When an incomplete is given instead of a mark, the student must complete the work and receive a grade within two weeks after the end of the marking period. Students who ignore this responsibility will receive an F grade for the work missed.

Repeating A Course

A student may repeat a course that he/she has already passed for the purpose of improving the previous grade received in any semester the student chooses . In such cases, only the highest grade, credit and evidence of attempt will appear in the student’s historical record. If the final grade is identical, the original entry will remain and no entry will be made of the subsequent attempt. The purpose of this standardized practice in high school is to encourage students who want to improve a mark to do so without penalty.

If a student has failed a required or elective course in the past and retakes the class with a passing grade, both failing and passing grades will remain on the student’s historical record.

Only students from Stockbridge Junior/Senior High School, with identification, and their registered guests will be admitted to the school dances. Registered approved guests must be alumni or enrolled students at another high school. Guests will be required to furnish I.D. to be admitted to the dance along with an issued guest past. Guests without school I.D. must furnish a letter of enrollment signed by an administrator from their home school.

Slam Dancing or other activities that are a safety concern will NOT be allowed at any school sponsored dance. Students who engage in such activities will be asked to leave the dance and may not be permitted to attend dances for the remainder of the school year. A student may obtain a guest pass for his or her guest by registering the guest in the office during lunch hour on the Wednesday before the dance. Names will be verified and passes issued on Friday during lunch hour.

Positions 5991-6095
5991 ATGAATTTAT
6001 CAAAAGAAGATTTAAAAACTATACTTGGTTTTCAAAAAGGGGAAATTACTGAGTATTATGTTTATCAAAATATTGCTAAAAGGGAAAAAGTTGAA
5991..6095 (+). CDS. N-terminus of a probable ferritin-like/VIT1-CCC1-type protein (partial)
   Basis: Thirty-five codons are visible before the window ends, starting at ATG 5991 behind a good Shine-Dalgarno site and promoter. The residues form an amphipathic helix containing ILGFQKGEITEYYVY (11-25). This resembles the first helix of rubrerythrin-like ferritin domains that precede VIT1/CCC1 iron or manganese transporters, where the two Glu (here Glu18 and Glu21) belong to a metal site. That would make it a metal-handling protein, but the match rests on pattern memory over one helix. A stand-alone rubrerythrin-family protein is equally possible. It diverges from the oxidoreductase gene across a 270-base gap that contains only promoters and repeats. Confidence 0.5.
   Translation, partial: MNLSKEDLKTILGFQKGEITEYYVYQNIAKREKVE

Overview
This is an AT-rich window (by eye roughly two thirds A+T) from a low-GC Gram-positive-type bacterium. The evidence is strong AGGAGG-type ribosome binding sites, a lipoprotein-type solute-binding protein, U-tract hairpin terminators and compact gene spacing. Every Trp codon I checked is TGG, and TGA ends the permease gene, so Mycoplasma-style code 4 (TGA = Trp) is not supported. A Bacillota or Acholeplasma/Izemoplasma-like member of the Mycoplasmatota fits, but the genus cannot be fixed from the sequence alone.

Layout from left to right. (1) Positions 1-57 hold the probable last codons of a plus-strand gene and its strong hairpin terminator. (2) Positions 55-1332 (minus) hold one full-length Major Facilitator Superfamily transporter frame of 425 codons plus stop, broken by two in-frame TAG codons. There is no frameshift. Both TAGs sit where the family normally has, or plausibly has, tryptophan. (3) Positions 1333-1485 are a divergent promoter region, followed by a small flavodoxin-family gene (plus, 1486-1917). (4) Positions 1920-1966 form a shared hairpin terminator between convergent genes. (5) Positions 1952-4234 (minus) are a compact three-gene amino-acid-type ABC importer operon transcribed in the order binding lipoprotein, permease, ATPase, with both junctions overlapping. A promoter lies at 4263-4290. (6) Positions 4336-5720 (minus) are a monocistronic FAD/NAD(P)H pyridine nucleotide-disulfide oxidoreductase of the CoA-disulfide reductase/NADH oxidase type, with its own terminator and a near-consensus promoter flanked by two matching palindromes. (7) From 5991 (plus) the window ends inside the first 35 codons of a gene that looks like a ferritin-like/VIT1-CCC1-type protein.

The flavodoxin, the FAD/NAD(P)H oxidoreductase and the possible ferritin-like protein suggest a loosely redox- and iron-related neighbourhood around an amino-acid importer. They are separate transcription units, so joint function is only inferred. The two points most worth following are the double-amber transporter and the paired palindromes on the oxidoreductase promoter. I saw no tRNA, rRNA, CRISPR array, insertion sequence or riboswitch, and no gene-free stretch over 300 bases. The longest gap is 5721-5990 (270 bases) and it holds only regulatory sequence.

Once a student and guest arrive at the dance, they are expected to remain in the building. If students and guests leave the building they will not be readmitted to the dance. Dress suitable to the occasion must be worn.

A community is often judged by the participants in school related activities. It shall be the intent of the Stockbridge Board of Education that our community set an example of a positive attitude towards morals, manners, and sportsmanship for others to emulate. To accomplish this, students and community members shall demonstrate exemplary behavior at school events befitting our community.

The Stockbridge Junior/Senior High School’s dress code policy supports equitable educational access and is written in a manner as to not reinforce stereotypes. To ensure effective and 30 equitable enforcement of this dress code, school staff shall enforce the dress code consistently and in a manner that does not reinforce or increase marginalization or oppression of any group based on race, sex, gender identity, gender expression, sexual orientation, ethnicity, religion, cultural observance, household income or body type/size.

All students who attend Stockbridge Junior/Senior High School are also expected to respect the school community by dressing appropriately for a 7-12 educational environment. Student attire should allow students to participate fully in their educational process.